"To win a game against such a great Venezuelan team in their home park is not easy," Puerto Rico manager Carlos Baerga said. "It was a tremendous game. If we play defense and pitch the way we are capable, we can win the Series."
Saturday's matchup pits the tournament's newest powerhouse against an island looking for its first title in more than a decade.
"We feel good but we can't be overconfident," Baerga said. "Mexico has good pitching and good hitters. We just have to come on strong and be ready. That's going to be my message for my team. We have to rest, concentrate and try to bring a victory back to Puerto Rico."
A victory for Puerto Rico has been years in the making. The island has the second-most number of championships, with 14, but it has not won since 2000 when the Cangrejeros de Santurce won the title. By contrast, a team from Mexico has won the Caribbean Series twice in the past three years, including last year in Hermosillo, Mexico.
Mexico also has four titles in the past 11 years. It wants another one.
"We are going to continue with the same approach. Keep fighting and try to win the Series," Mexico manager Matias Carrillo said. "We are where we wanted to be. It doesn't matter who we play. We know everybody is good."
In the end, Venezuela finished the tournament with a 3-2 record and the Dominican Republic's Tigres de Licey returned home with a 2-3 mark. Cuba, participating in the Caribbean Series for the first time since 1960, finished with a record of 1-3. For its part, Puerto Rico defeated the Dominican Republic and Venezuela twice to advance to the final.
The underdog Puerto Rican club celebrated on the field and in the clubhouse after the final out. The Venezuelan club was left to ponder what went wrong.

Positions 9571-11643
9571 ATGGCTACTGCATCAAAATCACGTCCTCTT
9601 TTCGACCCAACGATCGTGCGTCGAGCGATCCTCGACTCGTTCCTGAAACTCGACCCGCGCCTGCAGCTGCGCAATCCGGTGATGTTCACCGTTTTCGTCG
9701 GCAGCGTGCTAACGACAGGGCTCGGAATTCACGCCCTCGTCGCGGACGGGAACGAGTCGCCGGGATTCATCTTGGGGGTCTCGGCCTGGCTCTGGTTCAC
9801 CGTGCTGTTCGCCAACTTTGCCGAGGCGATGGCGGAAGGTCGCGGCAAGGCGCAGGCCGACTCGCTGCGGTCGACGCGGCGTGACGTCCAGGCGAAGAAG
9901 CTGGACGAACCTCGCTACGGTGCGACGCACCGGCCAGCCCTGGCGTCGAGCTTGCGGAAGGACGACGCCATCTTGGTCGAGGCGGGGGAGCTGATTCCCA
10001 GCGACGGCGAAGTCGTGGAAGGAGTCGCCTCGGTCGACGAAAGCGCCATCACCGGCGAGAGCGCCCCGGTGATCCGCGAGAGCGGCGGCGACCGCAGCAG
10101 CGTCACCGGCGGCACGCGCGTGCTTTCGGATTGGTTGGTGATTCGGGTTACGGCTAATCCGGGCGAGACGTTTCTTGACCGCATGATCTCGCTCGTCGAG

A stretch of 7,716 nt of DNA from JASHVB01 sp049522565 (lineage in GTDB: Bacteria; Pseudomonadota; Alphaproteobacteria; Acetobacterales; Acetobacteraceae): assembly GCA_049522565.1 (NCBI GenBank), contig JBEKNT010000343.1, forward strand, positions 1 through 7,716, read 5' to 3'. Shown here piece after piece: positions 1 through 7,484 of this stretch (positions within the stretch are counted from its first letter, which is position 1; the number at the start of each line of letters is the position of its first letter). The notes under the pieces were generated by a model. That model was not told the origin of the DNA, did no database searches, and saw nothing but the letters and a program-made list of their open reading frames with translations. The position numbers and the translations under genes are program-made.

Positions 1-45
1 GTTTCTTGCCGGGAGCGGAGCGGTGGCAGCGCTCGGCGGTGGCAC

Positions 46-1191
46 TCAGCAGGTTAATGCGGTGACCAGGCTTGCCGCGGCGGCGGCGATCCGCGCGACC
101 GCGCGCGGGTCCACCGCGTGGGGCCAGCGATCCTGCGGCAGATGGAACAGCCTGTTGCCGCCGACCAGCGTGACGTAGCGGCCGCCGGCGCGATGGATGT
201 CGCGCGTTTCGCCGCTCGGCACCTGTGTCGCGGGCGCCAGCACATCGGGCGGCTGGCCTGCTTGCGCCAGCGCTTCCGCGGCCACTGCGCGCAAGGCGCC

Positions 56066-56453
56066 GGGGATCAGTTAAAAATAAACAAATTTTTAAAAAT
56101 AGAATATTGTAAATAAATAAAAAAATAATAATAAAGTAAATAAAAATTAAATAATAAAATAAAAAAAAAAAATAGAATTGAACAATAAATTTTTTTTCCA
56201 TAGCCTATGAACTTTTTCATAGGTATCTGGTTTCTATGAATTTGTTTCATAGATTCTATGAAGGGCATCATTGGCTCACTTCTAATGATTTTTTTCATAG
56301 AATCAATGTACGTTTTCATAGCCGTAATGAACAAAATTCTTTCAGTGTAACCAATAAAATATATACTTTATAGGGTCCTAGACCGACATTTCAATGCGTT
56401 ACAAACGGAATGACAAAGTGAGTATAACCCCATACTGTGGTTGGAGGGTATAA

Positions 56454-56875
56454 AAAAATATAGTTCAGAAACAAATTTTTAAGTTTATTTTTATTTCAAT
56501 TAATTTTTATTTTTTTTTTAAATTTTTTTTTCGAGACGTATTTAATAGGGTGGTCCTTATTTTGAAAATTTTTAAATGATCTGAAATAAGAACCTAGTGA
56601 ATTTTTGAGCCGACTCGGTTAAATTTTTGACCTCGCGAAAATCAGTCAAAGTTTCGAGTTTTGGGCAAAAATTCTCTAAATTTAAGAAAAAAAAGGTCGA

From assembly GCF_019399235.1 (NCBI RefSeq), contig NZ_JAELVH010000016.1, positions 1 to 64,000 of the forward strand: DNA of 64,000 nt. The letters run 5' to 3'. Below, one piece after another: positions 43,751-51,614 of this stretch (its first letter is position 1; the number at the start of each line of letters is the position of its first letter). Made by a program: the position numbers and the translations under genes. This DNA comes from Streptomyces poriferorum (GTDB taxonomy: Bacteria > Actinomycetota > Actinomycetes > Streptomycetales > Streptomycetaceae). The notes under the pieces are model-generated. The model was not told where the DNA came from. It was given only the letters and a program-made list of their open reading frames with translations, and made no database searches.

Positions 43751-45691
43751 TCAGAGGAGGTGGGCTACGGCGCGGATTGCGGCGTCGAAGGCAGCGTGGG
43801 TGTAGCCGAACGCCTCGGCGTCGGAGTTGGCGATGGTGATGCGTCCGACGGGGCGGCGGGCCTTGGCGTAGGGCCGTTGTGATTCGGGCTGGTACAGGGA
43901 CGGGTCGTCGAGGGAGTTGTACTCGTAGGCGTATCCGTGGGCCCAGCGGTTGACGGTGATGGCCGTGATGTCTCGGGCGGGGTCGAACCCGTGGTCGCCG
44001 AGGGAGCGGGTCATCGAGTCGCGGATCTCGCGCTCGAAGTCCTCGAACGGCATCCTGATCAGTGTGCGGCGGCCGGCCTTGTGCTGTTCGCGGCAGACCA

And there was plenty to think about in this one.
The game was scoreless for seven innings, but all that changed in the eighth when Puerto Rico capitalized on a pair of misplays at shortstop by Twins infielder Eduardo Escobar to gain an advantage. The first miscue came when Escobar booted a ground ball by Puerto Rico's Osvaldo Martinez to load the bases with two outs. The next batter, Eddie Rosario, followed with a bloop single that eluded Escobar in shallow left field to score the two runs that decided the game.
"We just didn't play defense when we needed to play it," Venezuela manager Carlos Garcia said. "The pitching was not the problem. The defense was. We made mistakes and it cost us two runs. You can't give a team five outs in one inning and not feel the pressure."
It's been quite a run for the Mexican team.
Last Saturday, Orioles pitcher Alfredo Aceves pitched seven strong innings to lead Mexico to a 9-4 victory over Cuba. Mexico also defeated Puerto Rico, 6-3, on Sunday but lost to Venezuela the following day and to the Dominican Republic on Wednesday.
On Thursday, Aceves was charged with two runs on three hits in seven innings in Mexico's 3-2 victory against the Dominican Republic to advance to the final.
Overall, Mexico is 19-17 in its past 36 Caribbean Series games. That's quite an improvement from its 61-114 record at the tournament from 1971-99. The country is 100-162 in 44 Caribbean Series appearances.
"We are going to give it a shot," Mexico center fielder Chris Roberson said. "If we can play clean baseball and we get our runs when we are supposed to, we are going to be fine. I know this team won't quit."